[FORGOTTEN TREASURES] An unlikely partnership bears fruit: Riot Games’ support of Korean heritage gets new audience interestedThe cultural properties of a country, whether they are deemed national treasures or not, are valuable parts of that country’s story. They are seen as physical representations of national identity. Because of their historical significance, countries make every effort to preserve them well and use them to educate the next generation. Sadly, many of Korea’s cultural artifacts were stolen during Japanese colonization (1910-45) and the Korean War (1950-53). According to recent statistics compiled by the Overseas Korean Cultural Heritage Foundation, 182,080 cultural objects are currently located outside Korea, scattered in 21 different countries. That number is only increasing as research continues. Of course, not all of the artifacts abroad are stolen properties - among them include cultural properties that have been given as gifts from kings and political leaders. As Koreans slowly lose interest in the valuable treasures that haven’t come home, dealers are briskly trading the Korean artifacts around the world, oftentimes illegally. Forgotten Treasures is a three-part series that sheds light on Korea’s cultural properties outside of the country and the efforts that are being made by the country to bring them back home.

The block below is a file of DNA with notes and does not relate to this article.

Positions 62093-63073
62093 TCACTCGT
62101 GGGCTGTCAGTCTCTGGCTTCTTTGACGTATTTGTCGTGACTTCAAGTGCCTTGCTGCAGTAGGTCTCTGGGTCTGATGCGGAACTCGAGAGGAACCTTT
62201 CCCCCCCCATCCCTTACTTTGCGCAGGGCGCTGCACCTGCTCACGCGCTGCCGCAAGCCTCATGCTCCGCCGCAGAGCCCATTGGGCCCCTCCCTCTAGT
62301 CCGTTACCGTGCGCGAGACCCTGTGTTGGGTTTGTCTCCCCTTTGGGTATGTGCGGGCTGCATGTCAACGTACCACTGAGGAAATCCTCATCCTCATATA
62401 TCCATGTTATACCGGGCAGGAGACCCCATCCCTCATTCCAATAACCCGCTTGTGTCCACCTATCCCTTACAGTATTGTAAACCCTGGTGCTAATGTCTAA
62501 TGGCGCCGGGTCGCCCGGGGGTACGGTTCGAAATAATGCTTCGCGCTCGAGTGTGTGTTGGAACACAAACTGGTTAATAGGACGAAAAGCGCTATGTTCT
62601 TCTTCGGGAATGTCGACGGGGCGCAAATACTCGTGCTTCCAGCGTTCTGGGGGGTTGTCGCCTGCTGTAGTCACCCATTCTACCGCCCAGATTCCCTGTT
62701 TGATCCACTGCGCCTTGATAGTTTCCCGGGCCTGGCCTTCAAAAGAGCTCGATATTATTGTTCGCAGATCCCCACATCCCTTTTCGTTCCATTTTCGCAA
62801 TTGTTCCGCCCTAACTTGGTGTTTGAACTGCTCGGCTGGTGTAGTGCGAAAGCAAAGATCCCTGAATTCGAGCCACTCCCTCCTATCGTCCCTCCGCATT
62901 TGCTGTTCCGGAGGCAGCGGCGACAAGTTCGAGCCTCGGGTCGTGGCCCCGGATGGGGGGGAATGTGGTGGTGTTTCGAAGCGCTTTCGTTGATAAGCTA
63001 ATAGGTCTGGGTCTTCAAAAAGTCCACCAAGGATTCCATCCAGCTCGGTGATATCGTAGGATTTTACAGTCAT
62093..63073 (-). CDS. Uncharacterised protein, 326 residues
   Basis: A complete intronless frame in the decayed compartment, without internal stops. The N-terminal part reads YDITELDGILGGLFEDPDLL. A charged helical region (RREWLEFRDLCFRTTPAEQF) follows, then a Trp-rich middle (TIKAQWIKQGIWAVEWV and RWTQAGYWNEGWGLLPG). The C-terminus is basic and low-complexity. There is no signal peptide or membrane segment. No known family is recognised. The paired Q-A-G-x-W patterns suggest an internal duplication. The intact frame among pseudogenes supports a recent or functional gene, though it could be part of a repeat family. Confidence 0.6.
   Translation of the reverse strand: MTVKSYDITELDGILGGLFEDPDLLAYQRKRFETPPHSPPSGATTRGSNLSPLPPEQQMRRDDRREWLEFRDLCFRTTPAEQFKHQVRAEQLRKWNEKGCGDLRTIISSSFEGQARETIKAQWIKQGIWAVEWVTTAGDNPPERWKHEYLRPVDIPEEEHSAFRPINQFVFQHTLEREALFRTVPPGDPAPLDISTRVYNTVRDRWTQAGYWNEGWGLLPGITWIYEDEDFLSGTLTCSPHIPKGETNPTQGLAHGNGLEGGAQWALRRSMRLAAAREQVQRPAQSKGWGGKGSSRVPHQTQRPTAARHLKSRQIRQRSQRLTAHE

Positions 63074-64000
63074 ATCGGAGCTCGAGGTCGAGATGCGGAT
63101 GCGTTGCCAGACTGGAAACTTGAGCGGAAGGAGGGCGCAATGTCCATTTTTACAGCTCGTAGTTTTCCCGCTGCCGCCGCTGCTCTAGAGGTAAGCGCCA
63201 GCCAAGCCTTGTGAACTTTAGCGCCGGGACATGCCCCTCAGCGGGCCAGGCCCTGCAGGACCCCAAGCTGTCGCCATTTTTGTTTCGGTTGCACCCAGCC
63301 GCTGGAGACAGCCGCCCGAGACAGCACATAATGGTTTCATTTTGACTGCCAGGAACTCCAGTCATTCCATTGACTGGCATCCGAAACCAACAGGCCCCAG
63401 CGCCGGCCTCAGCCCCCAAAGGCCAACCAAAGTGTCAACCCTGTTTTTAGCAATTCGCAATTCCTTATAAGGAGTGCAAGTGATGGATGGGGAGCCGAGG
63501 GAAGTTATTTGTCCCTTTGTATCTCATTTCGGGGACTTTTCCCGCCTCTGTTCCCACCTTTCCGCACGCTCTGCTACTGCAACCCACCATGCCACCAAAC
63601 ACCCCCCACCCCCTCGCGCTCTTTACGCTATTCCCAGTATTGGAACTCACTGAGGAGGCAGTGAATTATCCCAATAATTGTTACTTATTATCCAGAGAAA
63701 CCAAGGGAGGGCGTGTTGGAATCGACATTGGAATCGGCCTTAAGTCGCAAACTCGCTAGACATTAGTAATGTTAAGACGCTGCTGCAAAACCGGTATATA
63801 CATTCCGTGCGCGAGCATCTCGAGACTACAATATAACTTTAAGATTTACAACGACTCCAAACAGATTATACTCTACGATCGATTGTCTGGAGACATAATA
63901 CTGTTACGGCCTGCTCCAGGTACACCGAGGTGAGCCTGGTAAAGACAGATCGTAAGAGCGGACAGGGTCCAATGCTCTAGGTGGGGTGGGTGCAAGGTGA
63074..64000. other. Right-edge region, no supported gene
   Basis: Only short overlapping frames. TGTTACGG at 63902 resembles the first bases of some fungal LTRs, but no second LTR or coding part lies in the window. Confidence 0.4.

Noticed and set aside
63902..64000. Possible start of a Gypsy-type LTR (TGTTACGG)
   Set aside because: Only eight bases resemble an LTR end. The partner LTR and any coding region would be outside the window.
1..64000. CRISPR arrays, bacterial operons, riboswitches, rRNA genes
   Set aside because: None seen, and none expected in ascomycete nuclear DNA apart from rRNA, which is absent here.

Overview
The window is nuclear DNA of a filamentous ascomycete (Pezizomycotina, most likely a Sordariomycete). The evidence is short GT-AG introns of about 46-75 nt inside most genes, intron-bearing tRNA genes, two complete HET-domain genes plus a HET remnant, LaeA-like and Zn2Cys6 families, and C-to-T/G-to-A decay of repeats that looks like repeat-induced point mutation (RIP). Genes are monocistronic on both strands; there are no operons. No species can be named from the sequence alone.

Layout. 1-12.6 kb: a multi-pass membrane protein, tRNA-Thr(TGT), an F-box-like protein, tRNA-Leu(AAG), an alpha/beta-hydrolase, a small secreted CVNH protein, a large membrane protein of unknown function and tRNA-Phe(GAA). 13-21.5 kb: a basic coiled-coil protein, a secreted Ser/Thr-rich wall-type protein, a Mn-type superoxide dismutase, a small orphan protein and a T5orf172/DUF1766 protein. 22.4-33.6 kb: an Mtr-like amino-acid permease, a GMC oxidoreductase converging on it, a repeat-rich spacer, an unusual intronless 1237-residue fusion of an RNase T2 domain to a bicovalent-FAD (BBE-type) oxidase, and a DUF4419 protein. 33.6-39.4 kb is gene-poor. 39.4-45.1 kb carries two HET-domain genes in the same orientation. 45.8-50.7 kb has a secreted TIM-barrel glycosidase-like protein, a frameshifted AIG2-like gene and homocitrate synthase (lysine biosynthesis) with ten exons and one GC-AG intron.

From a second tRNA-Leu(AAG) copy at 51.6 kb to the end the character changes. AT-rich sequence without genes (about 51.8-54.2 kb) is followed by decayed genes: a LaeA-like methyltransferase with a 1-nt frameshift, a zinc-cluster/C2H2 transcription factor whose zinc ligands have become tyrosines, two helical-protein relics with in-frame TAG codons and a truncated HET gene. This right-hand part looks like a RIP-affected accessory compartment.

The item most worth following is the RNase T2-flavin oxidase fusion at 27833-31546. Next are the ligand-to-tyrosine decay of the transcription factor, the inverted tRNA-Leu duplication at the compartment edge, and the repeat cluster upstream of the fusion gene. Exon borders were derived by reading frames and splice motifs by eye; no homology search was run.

Part 3: A Helping hand
Korean players of computer game League of Legends say they feel less guilty spending money on buying items for the game because they know that part of their money goes to preserving and utilizing Korean cultural properties as well as restituting valuable artifacts located overseas that may never return home.